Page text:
Home lab · virtualization vmware raspberry pi · 2021-04-07 · Daniel

I recently decided that I wanted to play with the ESXi-on-ARM Fling, so I purchased a Raspberry Pi 4B (8GB). I received my unit so I set about installing ESXi.

I followed VMware's instructions in their "Fling-on-Raspberry-Pi" document. It's not a difficult process, but there are a few things to note about the process found in that document.

One of the first steps is to update the Raspberry Pi's EEPROM; VMware's document says to use the Raspberry Pi Imager to flash an SD chip with the "Raspberry Pi EEPROM boot recovery" utility, but I found this to not be available in the Imager utility. With a little help from my favorite search engine, I found the official documentation on updating the boot EEPROM, which includes commands to do it from a running instance of Raspberry Pi OS. With that I was able to confirm that my raspi is up-to-date.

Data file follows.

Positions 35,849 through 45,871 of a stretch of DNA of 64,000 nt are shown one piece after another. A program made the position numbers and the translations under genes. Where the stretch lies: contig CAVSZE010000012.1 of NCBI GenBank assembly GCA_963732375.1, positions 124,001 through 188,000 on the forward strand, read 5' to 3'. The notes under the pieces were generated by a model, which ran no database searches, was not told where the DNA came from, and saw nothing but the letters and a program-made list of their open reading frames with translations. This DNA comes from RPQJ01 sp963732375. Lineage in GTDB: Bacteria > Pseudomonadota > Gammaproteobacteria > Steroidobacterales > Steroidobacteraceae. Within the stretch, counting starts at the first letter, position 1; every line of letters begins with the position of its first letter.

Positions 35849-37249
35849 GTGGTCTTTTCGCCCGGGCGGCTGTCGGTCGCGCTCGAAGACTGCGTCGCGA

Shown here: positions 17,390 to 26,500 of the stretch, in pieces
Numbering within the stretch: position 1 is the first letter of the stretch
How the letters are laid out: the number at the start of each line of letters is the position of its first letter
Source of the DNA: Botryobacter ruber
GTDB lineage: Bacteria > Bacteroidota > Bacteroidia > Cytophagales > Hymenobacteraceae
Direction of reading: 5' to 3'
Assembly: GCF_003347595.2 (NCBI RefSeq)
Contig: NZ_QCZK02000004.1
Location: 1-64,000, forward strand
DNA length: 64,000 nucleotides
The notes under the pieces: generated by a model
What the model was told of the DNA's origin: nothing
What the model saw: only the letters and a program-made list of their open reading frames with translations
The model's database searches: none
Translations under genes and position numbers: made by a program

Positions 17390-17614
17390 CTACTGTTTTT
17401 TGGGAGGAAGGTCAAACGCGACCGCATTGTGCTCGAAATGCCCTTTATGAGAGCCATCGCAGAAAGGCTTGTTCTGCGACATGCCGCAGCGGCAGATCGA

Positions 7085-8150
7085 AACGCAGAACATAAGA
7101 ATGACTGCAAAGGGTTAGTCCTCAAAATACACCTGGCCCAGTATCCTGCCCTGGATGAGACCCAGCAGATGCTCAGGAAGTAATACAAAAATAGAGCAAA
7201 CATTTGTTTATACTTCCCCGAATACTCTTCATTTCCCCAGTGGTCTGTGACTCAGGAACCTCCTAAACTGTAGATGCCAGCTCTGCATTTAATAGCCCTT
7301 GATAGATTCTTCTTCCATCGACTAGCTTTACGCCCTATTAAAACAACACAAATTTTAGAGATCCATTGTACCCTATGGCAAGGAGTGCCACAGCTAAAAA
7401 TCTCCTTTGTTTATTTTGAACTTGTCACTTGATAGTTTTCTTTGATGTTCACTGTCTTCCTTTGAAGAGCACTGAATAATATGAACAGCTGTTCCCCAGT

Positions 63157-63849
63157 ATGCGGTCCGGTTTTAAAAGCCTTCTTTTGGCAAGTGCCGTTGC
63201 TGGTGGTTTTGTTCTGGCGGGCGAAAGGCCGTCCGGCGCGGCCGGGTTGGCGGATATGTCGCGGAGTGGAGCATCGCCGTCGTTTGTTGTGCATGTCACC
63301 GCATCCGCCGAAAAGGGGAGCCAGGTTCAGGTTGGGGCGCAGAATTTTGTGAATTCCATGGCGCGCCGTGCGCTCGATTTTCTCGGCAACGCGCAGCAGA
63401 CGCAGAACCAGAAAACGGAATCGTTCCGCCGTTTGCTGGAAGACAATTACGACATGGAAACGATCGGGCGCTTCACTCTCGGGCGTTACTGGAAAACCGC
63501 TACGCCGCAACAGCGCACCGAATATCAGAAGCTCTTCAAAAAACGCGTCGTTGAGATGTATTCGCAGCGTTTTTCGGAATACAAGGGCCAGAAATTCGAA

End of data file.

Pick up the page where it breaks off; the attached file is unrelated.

One thing to note is that the official PoE HAT is not supported (at least, not out of the box), because its fan is controlled by the I2C, which is nonfunctional when running ESXi. Unfortunately for me, I did not know about this limitation before buying the official PoE HAT; I chose to solve this problem by soldering leads from pins 4 & 6 on the GPIO directly to the fan -- I want the fan to always run anyway, so that is a fine solution for me.

The main use for a micro SD chip is to configure the UEFI, so don't buy a large one. In my experience, the micro SD chip is also your main boot device (without one inserted, my unit won't boot). Also, you need a USB drive on which to install ESXi. NFS datastores are supported, so I am mounting those from my NAS. I use one datastore for installation ISOs, and one for VMs.

I am looking into installing ESXi on an iSCSI LUN but so far I have not been able to get that to work with my Synology: the Raspberry Pi connects (I see this on the Synology), but the LUN does not show up in the device list on the raspi.

Be sure to follow the instructions on configuring the NTP client, since it works differently than an x86_64 ESXi server does.

So far I have installed Ubuntu 20 and CentOS 8. This is looking like a great little toy!